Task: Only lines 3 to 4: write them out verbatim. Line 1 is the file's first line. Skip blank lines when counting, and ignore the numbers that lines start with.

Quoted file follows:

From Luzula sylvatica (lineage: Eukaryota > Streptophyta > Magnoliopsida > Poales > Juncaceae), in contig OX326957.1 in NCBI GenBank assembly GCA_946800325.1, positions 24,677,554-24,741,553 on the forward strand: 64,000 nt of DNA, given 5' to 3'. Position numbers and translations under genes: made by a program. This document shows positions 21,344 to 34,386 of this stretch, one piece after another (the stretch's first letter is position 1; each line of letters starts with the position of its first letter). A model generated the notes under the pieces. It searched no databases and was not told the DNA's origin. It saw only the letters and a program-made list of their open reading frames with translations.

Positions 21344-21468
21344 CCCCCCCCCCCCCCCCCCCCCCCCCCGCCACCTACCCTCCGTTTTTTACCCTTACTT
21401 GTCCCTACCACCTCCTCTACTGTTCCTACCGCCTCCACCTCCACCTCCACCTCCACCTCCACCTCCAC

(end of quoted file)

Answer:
21344 CCCCCCCCCCCCCCCCCCCCCCCCCCGCCACCTACCCTCCGTTTTTTACCCTTACTT
21401 GTCCCTACCACCTCCTCTACTGTTCCTACCGCCTCCACCTCCACCTCCACCTCCACCTCCACCTCCAC